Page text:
Windom Allergy, Asthma, Sinus

Welcome Dr. Saco

Saco_Tara
We are VERY excited to introduce a new, amazing physician to our Windom Allergy family, Dr. Tara Saco.  Dr. Saco is finishing her Allergy/Immunology fellowship at the University of South Florida (USF), where she has been under the watchful eyes of Drs. Windom, Fergeson and Ly for the past two years in their role as clinical faculty.  Like Duke’s Zion Williamson or a Heisman Trophy winner, everyone knew Dr. Saco would be a top pick coming out of USF.  We’re thrilled we got her. Besides being an overall brilliant physician, Dr. Saco has a unique interest in mast cell disease.  She...
Continue reading
  35 Hits

Common Food Labeling Misconceptions- Buyer Beware!

Common Food Labeling Misconceptions- Buyer Beware!
But also shop with a healthy dose of common sense and evidence based advice! Common Misconceptions: Risk of contamination can be stratified based on the Precautionary Allergy Labeling (PAL) terminology used, such as “made in a facility” or “shared lines”. FALSE! The exact PAL term on the food label CANNOT be used to stratify risk Once a food with PAL is tolerated, it is always safe to eat. There may be batch-to-batch differences in the level of contamination of the same product Risk of contamination is the same for all foods. Food at the highest risk of contamination are thought to...
Continue reading
  33 Hits

Common Misconceptions of Peanut Allergy and Air Travel

Common Misconceptions of Peanut Allergy and Air Travel
Are you nervous about traveling with a food allergy? Be prepared and get educated! Common Misconceptions : There is a risk of inhaling peanut on an airplane and reacting to it . Studies have shown that peanut does not circulate in the air and this is not a likely route of exposure. Peanut dust on unwashed surfaces that becomes inadvertently ingested, or false presumption that a food is safe that actually contains peanuts are the 2 most likely sources of potential peanut exposure in flight Only nut-free flights are safe . Use a commercial wipe to clean the seating area, in...
Continue reading
  90 Hits

Common Misconceptions on Casual Exposure in Peanut Allergy

Common Misconceptions on Casual Exposure in Peanut Allergy
This week we will highlight on clinical pearls and evidence-based advice on what to do if a peanut allergic patient has casual exposure to peanut. Being near peanut butter can trigger a reaction. Ingestion is the primary trigger for significant reactions and peanut protein does not aerosolize in significant amounts from peanut butter or undisturbed peanut. Being touched by peanut can trigger a reaction. Again, ingestion as the primary trigger of significant reactions. Contact reactions may lead to no symptoms or localized ones such as a rash that often resolves when the area is washed off (exception may be direct eye...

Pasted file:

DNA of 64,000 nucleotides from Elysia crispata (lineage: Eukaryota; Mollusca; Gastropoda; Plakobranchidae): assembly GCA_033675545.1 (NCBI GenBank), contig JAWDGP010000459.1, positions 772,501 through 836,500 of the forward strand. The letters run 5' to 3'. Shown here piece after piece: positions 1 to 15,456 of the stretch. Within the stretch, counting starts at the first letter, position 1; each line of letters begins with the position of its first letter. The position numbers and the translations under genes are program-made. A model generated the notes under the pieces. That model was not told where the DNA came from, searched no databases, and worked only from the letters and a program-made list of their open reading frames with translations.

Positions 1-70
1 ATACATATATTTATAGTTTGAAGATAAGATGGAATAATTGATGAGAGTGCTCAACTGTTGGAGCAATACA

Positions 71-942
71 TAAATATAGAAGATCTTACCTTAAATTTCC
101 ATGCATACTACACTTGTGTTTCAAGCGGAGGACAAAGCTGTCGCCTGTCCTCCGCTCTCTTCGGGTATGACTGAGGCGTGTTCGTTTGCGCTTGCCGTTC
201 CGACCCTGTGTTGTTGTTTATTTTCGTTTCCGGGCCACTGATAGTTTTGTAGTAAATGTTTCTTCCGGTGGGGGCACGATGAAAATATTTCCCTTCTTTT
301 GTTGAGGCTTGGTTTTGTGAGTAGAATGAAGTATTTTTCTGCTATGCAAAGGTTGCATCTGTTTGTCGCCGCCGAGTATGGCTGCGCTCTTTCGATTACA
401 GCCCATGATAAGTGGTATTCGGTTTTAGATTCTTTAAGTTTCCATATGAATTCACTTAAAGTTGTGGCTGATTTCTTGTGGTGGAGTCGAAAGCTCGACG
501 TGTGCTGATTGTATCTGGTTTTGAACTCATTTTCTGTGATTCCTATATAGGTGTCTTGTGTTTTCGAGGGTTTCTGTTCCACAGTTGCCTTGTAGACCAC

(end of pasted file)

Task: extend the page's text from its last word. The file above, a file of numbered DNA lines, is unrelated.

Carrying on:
Continue reading
  144 Hits

Useful Advise on Management of Peanut Allergy at Restaurants

Useful Advise on Management of Peanut Allergy at Restaurants
Recently the Journal of Allergy and Clinical Immunology published a great article with common sense, evidence-based advice that all allergists should be discussing with their food allergy patients. This week we will highlight improving safety at restaurants/food establishments. High-risk establishments include ice cream parlors, bakeries, and Asian restaurants . Avoid these places or use additional instructions to staff to reduce risk. Have food prepared specifically for the patient, taking into consideration cross-contact and hidden ingredients Desserts, sauces are higher risk. Avoid these unless safety can be confirmed. Restaurant personnel are often not educated about food allergy. Educate while informing. For example,...
Continue reading
  76 Hits

OIT is Old Science

OIT is Old Science
One of the best parts about preparing for my OIT presentation at the University of South Florida was learning about the history of OIT. I hope you are as amazed as I was at this timeline. – Dr. Ly 500 AD - the ancient Babylonian Talmud has instructions for treating egg sensitivity with egg white. 1905 - Finkelstein conceptualizes OIT – He successfully desensitizes nurslings with “milk idiosyncrasy” by gradually administering increasing drops of milk. 1908 - Schofield treats a 13-year-old patient with egg allergy over an 8-month period by incrementally increasing small amounts of raw egg disguised in pill form....
Continue reading
  93 Hits
Office Hours
Mon  8:30 - 5:30
Tue  8:30 - 6:30
Wed  8:30 - 5:00
Thu  7:30 - 5:00
Fri  8:30 - 4:30

 

 
Shot Hours
Mon  8:30 - 5:00
Tue  8:30 - 6:00
Wed  8:30 - 4:30
Thu  7:30 - 4:30
Fri  8:30 - 4:00
Location
3570 S Tuttle Ave
Sarasota, FL . 34239
941-927-4888
941-927-5808 (fax)
© COPYRIGHT 2018
Windom Allergy, Asthma & Sinus
Food Allergy Center of Florida